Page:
The July meeting of our Ocean View Garden Club was at my place. I told them I was definitely a work in progress and not a show place (yet)! They all wanted to see what was growing on my acre because they’d read my blog and seeing a garden that was not finished gave them hope. This post is my monthly catch-up with what’s going on here.
At my front door is this hanging fuschia.
Just below that is my cluster of orchid plants. Here is the latest bloom poking a head through the leaves.
As I stand on my front stoop and look out, this is what I see.
Here it is when I step down and look at these plants from another angle.
These are the Atom Gladiolas. The description from Old House Gardens states that it is a “brilliant red cooled by the finest edging of silver.” They are smaller than most glads and they provide a bright spot of color against my gray/black lava.
I cropped out the Spic and Span Glad from one of the photos above so you could see the difference in color. This is closer to the normal size of gladiola and runs from coral to pink. Both the Atom and the Spic/Span glads are heirloom bulbs dating from 1946. It’s too bad that the blooms don’t last longer.
Let’s walk on around to the right side of the house and look at my small beds of veggies. The sugar snap peas are full of blooms, and I’ve gotten a few pods to add to salads. You can see a piece of my patch of mustard greens.
I have several of these Thai hot peppers that will give me something to toss into my hot Thai cooking! If you’ve seen the little firey hot peppers in a Thai dish, that’s what I have here. It takes a mighty brave soul to bite into those with haste!
One of my students gave me a pot with a macadamia nut seedling. I was afraid it wouldn’t make it at first, but suddenly new leaves started to shoot out. I’ll give it a fair chance to make it before I transfer it out of the pot.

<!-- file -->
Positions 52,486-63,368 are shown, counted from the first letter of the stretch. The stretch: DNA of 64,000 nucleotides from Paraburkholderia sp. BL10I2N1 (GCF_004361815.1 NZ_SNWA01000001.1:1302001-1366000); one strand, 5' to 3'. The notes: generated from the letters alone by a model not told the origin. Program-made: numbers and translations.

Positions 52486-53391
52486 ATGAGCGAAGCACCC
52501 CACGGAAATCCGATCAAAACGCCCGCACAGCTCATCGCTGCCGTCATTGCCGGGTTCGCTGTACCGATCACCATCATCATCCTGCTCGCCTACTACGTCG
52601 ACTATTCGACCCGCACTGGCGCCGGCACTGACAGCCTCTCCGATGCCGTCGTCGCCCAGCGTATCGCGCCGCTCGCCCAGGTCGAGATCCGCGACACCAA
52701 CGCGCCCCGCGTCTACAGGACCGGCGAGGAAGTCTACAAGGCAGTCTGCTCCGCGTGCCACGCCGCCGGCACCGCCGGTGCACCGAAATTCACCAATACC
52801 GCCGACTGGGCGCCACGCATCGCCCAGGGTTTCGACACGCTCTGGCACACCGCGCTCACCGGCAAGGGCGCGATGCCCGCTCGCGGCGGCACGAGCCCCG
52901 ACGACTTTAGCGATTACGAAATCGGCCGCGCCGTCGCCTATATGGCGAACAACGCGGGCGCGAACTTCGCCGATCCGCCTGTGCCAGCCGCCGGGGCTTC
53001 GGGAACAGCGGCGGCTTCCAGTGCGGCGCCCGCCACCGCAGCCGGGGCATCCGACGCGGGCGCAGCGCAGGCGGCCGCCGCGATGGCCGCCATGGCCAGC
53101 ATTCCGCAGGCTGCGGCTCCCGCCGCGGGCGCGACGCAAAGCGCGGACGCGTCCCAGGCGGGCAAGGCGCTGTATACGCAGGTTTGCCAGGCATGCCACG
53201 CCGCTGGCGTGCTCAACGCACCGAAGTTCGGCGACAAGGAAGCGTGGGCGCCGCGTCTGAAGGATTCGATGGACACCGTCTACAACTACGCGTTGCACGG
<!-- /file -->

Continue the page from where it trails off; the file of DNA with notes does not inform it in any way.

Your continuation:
Walking back toward the shed, I have arugula and tomatoes, string beans and okra. I’m making salads with the arugula, but the tomatoes only have blooms so far. There are a few tiny beans that are in the process of becoming bigger beans. Here are a few pods of okra I’ve harvested. I toss a few of these in with whatever I’m cooking up in the skillet.
In the patio area I have beets growing, but not as many as I’d like to see. I need to buy more seeds for a fresh planting. These coffee berries will eventually turn bright red and I’ll be able to harvest them. How exciting to see these green berries. I hope I can get a pot of coffee out of my own trees.
Here is the Little Beeswings Dahlia that produced a few small blooms.
I think my favorite dahlia is the Prince Noir. I hope that eventually I’ll get a whole bush full of these gorgeous blooms.
Recently, a colleague gave me several bags of bromeliad and one has actually bloomed for me already!
Of course, I would love a whole yard of daylilies. Some of the ones I’ve planted have started to bloom.
The pikake plant is full of fragrant blossoms, about three times the number just since I took this photo a couple weeks ago.
I was given a small shoot of this plant. People have given it several names, but after looking on the internet, I’m still not sure what it is. If anyone can give me a link to what it is, I’d appreciate it. It’s been called a “stick plant,” but I’m sure that’s not it. It has also been called “zigzag plant,” but it doesn’t look exactly like the pictures on the web.
It seems like there’s always something waiting to be planted – like these bags of plants given by a friend.
And like most gardeners, I have so much more to be done. Like any addict, I keep buying more seeds than I’ll ever be able to plant!
A hui hou!